Running to Heyerly’s bakery for a donut has been on my “bucket list” for at least a couple of years, but the distance — it’s a 13.66-mile round trip if I go the back way to avoid a busy highway — was daunting, especially because I knew this was a run I’d probably have to do on my own.
But one morning last week I sensed the time had come. The weather was perfect: cold but sunny, with little wind. And after several low-mileage days just to keep my Runner’s World Holiday Run Streak intact, I was itching to go long. I cleared my schedule, wrapped a couple of soccer socks around my face and neck (since I couldn’t find my usual scarf), tucked a couple dollar bills in my waist pack, and hit the road.
Earlier in the week I’d been feeling a twinge in my lower leg that I‘d thought might derail my hopes of getting this run in before the end of the year. This morning it felt more like a tickle than a twinge, and it faded altogether by the time I made the turn north onto the Norwell school road.
That’s also when I realized it wasn’t quite as cold as I thought. I took the soccer socks off before I hit the 2-mile mark and tied them to my waist-pack.
Besides money and my cell phone, I’d stuck a juice box and half a chocolate PB2 sandwich in there. I’ve been experimenting with taking a snack on longer runs with good results. It might be more a mental thing than an actual need for fuel, but it’s been a nice boost and I didn‘t want to leave home empty handed this time, even with the prospect of a donut or maybe a frosted Christmas cookie at my bakery turnaround point.
The funny thing was, now that I was finally doing this for real, I wasn’t even sure if I wanted this long-awaited sugar bomb reward. I’ve been cutting way back on sugar, going days at a stretch without, and other than occasional flare-ups — like coveting that corner piece of Heyerly’s cake at Brent and Darcy’s baby shower — my cravings had mostly subsided.
I thought again about Janel’s gorgeous gingerbread cookies at the Isch Christmas a few days earlier, the first time I can recall admiring something sweet without feeling an overwhelming desire to consume it.
Was it possible I could make this stop at Heyerly’s and just admire the cookies as if they were miniature works of art? Kinda like stopping in at the post office to get a look at the pretty Christmas stamps?
I’ve imagined making this run so many times, and now as I churn through this 3½ mile stretch to the road leading the last 2 miles into Ossian, I feel suddenly curious about what I’ll do when I finally get to the bakery. Will I buy a cookie? Or just take a picture of one?
And if I do buy one, what will I do to keep my change from jingling in my waist-pack? I imagine walking across the street to the library — hey, that would be a good place to use the bathroom — and using my change to pay on whatever overdue fines I’ve accumulated recently.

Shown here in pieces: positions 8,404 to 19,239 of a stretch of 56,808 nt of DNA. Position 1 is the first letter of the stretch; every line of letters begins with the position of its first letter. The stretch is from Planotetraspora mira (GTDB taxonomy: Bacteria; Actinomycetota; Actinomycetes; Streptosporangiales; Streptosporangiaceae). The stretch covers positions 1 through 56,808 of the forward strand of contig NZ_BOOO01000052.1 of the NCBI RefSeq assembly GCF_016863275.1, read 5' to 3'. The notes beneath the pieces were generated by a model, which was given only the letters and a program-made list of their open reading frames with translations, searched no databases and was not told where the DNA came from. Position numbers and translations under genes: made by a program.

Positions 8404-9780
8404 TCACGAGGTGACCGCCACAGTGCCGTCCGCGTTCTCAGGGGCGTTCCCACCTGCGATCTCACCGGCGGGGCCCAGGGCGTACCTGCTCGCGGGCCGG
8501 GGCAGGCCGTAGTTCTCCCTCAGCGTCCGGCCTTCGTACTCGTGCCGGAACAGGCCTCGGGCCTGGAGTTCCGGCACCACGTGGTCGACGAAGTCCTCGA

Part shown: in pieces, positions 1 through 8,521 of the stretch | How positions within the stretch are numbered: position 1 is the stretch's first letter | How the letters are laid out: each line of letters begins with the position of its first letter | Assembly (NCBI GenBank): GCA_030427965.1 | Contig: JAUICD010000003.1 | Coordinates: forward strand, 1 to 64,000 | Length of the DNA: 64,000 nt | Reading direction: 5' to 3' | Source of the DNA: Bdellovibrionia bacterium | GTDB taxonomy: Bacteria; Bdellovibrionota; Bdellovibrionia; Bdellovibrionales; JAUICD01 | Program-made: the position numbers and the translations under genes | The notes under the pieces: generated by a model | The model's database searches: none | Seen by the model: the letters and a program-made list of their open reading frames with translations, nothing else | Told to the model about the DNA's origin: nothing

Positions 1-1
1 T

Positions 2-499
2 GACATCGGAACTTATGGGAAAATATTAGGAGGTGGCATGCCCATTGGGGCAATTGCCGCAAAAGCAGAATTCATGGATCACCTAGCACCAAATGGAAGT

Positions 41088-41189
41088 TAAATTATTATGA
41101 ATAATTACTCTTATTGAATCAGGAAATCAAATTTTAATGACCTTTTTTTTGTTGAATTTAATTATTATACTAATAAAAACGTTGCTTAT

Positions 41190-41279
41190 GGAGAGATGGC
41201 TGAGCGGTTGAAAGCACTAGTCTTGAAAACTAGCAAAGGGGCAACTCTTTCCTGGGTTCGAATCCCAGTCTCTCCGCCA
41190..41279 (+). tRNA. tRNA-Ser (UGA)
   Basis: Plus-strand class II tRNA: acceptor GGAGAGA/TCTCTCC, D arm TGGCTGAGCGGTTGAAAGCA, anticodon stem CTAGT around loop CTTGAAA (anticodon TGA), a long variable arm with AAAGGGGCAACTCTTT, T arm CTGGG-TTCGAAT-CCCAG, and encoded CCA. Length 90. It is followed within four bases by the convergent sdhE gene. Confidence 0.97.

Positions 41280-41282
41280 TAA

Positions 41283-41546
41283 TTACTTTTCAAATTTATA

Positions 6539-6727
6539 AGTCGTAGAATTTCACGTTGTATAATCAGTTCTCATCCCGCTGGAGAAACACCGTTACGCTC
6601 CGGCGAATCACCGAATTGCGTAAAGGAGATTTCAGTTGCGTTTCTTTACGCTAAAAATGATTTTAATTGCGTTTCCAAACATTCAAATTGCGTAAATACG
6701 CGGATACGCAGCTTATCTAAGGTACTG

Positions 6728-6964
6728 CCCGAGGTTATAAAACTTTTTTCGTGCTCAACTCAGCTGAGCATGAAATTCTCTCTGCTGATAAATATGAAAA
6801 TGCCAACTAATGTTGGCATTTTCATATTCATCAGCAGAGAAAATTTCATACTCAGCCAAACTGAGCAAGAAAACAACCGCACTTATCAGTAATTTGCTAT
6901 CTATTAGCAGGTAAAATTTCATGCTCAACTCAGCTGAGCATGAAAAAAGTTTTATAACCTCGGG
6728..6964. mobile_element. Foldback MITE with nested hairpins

But the closer I get — now that I’ve made the turn, and can see the town water tower, I feel drawn like a magnet — the more I think I’ll hit the bathroom first. I run right up the to the door, but the library’s busy enough that nobody pays much attention to me. Which is a good thing, given that I‘ve got socks flapping from my waist pack.
I feel a little tingle when I open the bakery door. Maybe I always do, a little rush of anticipation, but it’s different this time. This isn’t just a sugar fix; it’s an experience. I feel like I’m watching myself in a movie.
There are three kinds of frosted sugar cookies. A santa, a Christmas tree, and a blue tree ornament. They’re cute, and look tasty, but none are as pretty as Janel’s gingerbread leaves. And none of them sound as appealing right now as that chocolate PB2 sandwich in my waist pack. I’d like to take a picture of one, but I feel silly enough as it is without asking the lady behind the counter to take out a cookie just so I can shoot it with my cell phone.
Maybe I could buy one and carry it back in my waist pack for Colleen? All that frosting would smear, though. Then I spy the ginger bread men. As big as my hand. Minimal icing. These look much more appealing. I could definitely imagine eating one. But the idea of carrying one back home and then presenting it to Colleen when I pick her up from school — she’d asked me to bring her a snack as she left this morning — is too hilarious to resist.
I snap a “before” picture, then carefully fold the cookie in its bag and zip it into my waist pack. I drink my apple juice, eat my sandwich, and start the nearly 7-mile run for home.
I’m glad this is such an easily chunked-up run. Just a 2-mile run to the first turn. Just a 3 ½ mile run to 224. Just a mile and change to our house. It’s slower going back than heading out, but my legs feel decent. And it’s fun to imagine Colleen’s reaction to my passenger.
When I take the ginger bread man out after I get back, he’s suffered only a cleanly broken leg. Amazing.
And Colleen gets a huge grin when I deliver her treat — and the story that stars this particular gingerbread man.